Military a bargain next to retiring boomers
Created on February 4, 2009
Military Readiness Depends on a Consistent Investment
By Ken McIntyre
Maintaining and modernizing our armed forces doesn't just
protect America, it fulfills the Constitution's mandate to "provide
for the common defense."
Yet the defense budget appears to be one place where President
Barack Obama and Congress are looking to offset massive new
spending elsewhere -- "stimulating" or otherwise.
"The Pentagon faces a $100 billion annual shortfall in its
procurement and modernization accounts," warns Kim Holmes, vice
president for defense and foreign policy studies at The Heritage
Foundation. "The question facing Mr. Obama is not whether to
trim a few expensive and unnecessary weapons systems, but whether
he is willing to forgo America's military edge by skipping or
delaying construction of the next generation of modern
Specially trained troops, updated equipment and "smart" weaponry
to counter tomorrow's threats are both necessary and a relative
bargain for taxpayers, their children and grandchildren, Holmes and other Heritage analysts conclude.
The crushing burden comes from the rapidly escalating cost of
Social Security, Medicare and Medicaid benefits.
Even before 77 million baby boomers retire in great numbers, the
government is spending more than twice as much for the three major
entitlement programs than for the military as a percentage of the
U.S. economy (as the chart above shows).
In coming decades, the cost of entitlements will
leap from 8.4 percent to 18.6 percent of gross domestic product
(GDP). Without reform, our well-intentioned promises will require
raising taxes by the equiva­lent of $12,072 per household or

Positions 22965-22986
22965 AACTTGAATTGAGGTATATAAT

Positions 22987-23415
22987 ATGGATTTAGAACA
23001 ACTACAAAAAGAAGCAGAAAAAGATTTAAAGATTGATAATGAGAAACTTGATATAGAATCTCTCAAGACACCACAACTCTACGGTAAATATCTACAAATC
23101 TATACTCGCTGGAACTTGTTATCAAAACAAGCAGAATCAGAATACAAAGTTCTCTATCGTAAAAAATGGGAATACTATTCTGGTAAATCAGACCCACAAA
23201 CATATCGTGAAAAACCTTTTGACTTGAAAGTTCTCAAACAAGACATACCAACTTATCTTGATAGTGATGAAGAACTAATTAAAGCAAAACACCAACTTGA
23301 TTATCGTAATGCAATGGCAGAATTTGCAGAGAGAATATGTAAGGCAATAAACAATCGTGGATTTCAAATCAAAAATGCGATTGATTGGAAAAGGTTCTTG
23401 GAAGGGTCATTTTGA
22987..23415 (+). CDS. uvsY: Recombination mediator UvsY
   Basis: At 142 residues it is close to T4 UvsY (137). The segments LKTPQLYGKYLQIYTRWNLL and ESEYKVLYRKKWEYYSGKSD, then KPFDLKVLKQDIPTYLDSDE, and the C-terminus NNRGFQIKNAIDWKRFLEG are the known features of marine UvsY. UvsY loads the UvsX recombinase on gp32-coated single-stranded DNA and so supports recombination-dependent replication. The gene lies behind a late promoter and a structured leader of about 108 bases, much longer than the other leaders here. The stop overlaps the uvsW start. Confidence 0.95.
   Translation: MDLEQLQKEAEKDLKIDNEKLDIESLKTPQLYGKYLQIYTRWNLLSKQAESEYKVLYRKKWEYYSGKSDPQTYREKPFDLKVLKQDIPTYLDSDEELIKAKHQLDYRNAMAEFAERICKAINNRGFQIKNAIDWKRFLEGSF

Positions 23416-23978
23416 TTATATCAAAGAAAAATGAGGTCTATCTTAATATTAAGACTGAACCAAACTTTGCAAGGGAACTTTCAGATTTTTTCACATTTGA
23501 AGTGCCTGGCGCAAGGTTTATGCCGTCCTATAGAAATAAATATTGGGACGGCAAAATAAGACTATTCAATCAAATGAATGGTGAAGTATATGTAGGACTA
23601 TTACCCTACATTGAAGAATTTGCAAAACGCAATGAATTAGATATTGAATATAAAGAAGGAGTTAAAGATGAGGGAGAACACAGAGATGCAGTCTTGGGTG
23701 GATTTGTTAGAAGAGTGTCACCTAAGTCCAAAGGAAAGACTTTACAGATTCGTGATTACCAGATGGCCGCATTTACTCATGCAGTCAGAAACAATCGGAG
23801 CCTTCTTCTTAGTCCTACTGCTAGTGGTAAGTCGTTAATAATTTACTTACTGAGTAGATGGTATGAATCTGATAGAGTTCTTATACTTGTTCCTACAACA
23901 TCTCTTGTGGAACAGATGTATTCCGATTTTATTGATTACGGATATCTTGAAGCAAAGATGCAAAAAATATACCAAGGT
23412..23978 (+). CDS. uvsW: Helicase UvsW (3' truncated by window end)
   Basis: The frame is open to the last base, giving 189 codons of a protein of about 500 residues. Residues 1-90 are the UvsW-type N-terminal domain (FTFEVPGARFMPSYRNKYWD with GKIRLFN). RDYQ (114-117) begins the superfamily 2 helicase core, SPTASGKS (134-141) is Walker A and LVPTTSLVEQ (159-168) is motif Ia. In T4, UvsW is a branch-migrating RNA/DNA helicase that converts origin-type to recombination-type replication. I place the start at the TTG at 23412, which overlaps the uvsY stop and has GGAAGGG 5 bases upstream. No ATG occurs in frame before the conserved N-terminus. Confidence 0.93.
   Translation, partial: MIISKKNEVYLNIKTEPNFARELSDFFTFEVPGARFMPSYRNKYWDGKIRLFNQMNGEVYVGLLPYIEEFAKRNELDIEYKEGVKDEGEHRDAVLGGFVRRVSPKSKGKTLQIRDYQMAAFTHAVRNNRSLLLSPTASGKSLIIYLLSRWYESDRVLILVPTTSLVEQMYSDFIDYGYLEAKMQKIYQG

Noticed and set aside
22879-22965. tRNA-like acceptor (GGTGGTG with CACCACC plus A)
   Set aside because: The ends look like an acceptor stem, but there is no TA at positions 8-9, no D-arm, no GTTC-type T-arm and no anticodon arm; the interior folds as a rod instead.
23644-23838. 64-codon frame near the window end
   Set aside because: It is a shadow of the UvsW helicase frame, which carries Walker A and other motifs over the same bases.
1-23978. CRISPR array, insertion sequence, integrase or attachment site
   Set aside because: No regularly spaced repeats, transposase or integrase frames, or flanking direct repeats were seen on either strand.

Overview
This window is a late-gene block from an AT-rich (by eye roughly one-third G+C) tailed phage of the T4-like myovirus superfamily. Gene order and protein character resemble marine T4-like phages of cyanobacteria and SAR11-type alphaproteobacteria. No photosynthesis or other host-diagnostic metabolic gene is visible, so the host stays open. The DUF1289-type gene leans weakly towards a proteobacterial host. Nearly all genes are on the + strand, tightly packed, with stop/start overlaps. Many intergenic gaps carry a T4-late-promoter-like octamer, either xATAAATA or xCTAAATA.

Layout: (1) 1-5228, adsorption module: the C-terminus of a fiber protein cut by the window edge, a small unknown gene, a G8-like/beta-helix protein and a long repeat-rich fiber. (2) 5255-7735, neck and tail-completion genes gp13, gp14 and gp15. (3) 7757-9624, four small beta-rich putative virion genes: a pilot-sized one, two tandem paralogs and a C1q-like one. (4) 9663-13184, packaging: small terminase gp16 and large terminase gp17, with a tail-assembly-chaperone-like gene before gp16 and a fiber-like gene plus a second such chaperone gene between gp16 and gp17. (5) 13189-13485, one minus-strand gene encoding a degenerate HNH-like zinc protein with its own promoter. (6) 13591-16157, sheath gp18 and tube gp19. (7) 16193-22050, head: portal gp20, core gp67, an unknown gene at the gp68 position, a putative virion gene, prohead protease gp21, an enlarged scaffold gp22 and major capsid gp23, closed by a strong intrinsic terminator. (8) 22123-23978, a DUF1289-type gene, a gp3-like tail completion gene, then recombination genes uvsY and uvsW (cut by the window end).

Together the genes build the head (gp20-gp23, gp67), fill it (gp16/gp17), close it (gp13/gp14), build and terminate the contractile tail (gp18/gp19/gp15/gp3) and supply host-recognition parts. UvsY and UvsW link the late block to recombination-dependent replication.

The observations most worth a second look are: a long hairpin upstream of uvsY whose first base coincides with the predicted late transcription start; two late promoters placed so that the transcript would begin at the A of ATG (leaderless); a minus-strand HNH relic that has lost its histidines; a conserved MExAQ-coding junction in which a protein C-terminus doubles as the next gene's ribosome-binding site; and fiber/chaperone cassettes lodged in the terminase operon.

eliminating every other program -- including defense,
transportation, housing and education.
Entitlement spending first outpaced the defense budget in 1975,
growing from 3 percent of gross domestic product (GDP) in 1965 to
8.5 percent last year. Defense spending, which fell below 5 percent
of GDP in the early 1990s, had almost hit 3 percent by the time
terrorists attacked on Sept. 11, 2001.
"Detroit got into trouble because of bad businesses
practices," Heritage national security expert James Carafano
writes. "The armed forces are in trouble because Washington
under-funded the military in the 1990s and shrunk it too much to
cope with the threats of the post-Cold War world.
"Spiraling manpower costs and modernization demands are growing
at an unprecedented rate, with many ships, planes and tanks older
than their crews,"Carafano adds.
Some in Congress, including Rep. John Murtha (D-Pa.), predict
more defense cuts. Others agree with Heritage that maintaining our
military capability requires spending the equivalent of at least 4
percent of GDP on defense for five years or more. They seek to
put that commitment into law.
"The recession may make meeting a 4 percent commitment
politically more difficult," Holmes notes, "but only because we
have not yet had an honest debate about where most government
spending has been going."